Virginia’s local governments say they face economic calamity unless the state delays new legislation — including an increase in the minimum wage, permission to allow collective bargaining for local government employees and expanded eligibility for workers’ compensation — that the General Assembly enacted this year before the coronavirus pandemic shut down many businesses and put thousands of Virginians out of work.

After meeting with Gov. Ralph Northam and Secretary of Finance Aubrey Layne early this week, the Virginia Municipal League formally asked the state on Thursday for a one-year delay in implementing almost a dozen pieces of legislation that it said “will increase local costs and that the General Assembly did not adequately fund.”

Layne confirmed on Friday that he asked the league to address its concerns directly to the Virginia Department of Housing and Community Development, but he said, “There’s no guarantee to do anything.”

The municipal league also asked the state agency to convene a local government task force on saving money from state-mandated services; freeze state funding of economic development initiatives unless there is a signed contract; halt housing evictions; reform bail requirements for people charged with nonviolent, misdemeanor offenses; and amend the budget to allow local governments to restrict attendance at meetings to comply with a 10-person limit on public gatherings.

Foremost, municipal league Executive Director Michelle Gowdy said she already had asked Northam and Layne “to not jigger” funding formulas for state-mandated local government services, especially K-12 public education and public safety agencies on the front line of the coronavirus crisis.

“The 9-1-1 call for help comes to us and not to Richmond,” Gowdy said in a three-page letter to Erik Johnston, director of the Department of Housing and Community Development, the agency that serves as the principal state partner with local governments.

“To that end, every dollar appropriated to local government that is cut from the state budget in order to protect the state’s balance sheet results is one less dollar to protect the health and safety of Virginians,” she said.

The league — representing Virginia cities, towns and large suburban counties — accepted the Northam administration’s estimate that the economic crisis caused by the pandemic could cost the state $1 billion a year in the pending two-year budget that would take effect on July 1.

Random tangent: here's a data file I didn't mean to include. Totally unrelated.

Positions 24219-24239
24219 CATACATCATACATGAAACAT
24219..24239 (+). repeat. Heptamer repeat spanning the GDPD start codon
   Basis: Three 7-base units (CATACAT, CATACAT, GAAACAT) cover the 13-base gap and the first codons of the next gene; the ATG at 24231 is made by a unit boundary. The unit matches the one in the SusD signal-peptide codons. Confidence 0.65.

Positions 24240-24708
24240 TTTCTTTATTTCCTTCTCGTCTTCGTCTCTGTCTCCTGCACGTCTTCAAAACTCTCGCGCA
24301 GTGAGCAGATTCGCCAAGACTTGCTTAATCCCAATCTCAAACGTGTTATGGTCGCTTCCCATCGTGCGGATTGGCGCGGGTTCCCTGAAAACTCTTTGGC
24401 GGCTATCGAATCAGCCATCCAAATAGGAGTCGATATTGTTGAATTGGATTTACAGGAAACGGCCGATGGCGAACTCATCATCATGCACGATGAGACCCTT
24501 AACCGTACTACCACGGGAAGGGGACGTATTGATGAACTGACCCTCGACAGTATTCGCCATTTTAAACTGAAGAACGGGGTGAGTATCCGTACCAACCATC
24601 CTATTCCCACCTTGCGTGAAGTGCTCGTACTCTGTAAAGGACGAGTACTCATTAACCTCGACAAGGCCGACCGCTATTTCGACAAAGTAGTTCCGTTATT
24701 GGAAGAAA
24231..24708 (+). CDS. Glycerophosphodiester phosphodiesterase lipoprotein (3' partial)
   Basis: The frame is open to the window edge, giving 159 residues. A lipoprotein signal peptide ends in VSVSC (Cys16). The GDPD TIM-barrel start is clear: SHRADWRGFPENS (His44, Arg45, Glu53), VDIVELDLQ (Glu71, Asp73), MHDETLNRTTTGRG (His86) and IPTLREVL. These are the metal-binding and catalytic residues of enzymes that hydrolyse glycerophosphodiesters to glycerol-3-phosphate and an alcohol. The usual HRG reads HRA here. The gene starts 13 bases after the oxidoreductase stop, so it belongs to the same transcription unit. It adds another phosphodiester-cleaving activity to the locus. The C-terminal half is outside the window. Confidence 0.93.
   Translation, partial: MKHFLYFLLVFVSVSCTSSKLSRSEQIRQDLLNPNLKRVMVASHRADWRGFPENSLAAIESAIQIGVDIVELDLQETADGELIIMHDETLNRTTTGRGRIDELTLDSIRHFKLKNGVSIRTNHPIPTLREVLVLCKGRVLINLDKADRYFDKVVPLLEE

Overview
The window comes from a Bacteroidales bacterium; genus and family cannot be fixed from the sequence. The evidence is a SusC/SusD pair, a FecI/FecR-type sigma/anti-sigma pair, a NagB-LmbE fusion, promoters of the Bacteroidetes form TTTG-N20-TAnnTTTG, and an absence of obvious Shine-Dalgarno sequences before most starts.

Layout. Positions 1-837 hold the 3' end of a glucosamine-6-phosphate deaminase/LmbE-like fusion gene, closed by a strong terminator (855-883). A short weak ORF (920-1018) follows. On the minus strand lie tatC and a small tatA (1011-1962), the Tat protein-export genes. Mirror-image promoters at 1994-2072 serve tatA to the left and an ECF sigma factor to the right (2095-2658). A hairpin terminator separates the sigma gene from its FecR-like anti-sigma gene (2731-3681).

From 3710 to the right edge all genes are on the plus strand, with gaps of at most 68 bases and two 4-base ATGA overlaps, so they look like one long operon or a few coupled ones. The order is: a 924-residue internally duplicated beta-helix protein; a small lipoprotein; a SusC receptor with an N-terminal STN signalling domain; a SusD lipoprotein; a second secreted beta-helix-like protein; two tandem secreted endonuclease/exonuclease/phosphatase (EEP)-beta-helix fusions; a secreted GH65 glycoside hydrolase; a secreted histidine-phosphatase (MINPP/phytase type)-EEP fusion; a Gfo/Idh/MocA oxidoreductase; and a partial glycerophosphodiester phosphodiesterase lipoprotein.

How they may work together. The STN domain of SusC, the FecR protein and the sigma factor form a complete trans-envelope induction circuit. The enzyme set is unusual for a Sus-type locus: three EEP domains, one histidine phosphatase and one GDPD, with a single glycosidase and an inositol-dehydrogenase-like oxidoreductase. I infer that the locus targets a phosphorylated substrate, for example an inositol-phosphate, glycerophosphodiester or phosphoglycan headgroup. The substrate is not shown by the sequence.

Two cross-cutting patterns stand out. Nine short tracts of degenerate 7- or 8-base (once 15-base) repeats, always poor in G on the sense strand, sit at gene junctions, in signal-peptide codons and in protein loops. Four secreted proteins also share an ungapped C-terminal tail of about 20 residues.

However, the budget is likely to be revised substantially before the General Assembly’s annual veto session, currently scheduled on April 22, to reflect both expected revenue losses and the state’s share of a $2.2 trillion federal aid package that the House of Representatives approved and President Donald Trump signed on Friday.

Layne estimated Friday that Virginia would receive $3.3 billion under the bill, called the CARE Act. The state would receive $1.8 billion, but he said use of the money would be restricted to public services directly related to the coronavirus crisis. The package also includes $1.5 billion for Virginia cities and local governments.

The municipal league called the veto session “an opportunity for the governor and General Assembly to conserve the tax dollars needed.”

However, Gowdy said, “Local governments are not asking the governor to veto legislation that the General Assembly enacted and that is currently under gubernatorial review.”

“We are asking that those bills that will increase local costs and that the General Assembly did not adequately fund (or even fund at all) be delayed until July 1, 2021,” she said.

A pair of bills to increase the state minimum wage topped the list of legislation that local governments want to delay. However, a minimum wage increase was a top priority of the newly elected General Assembly, now controlled by Democrats in both chambers who adopted an aggressive agenda in the session that ended on March 12.

Northam proclaimed a state of emergency for the coronavirus on the same day.

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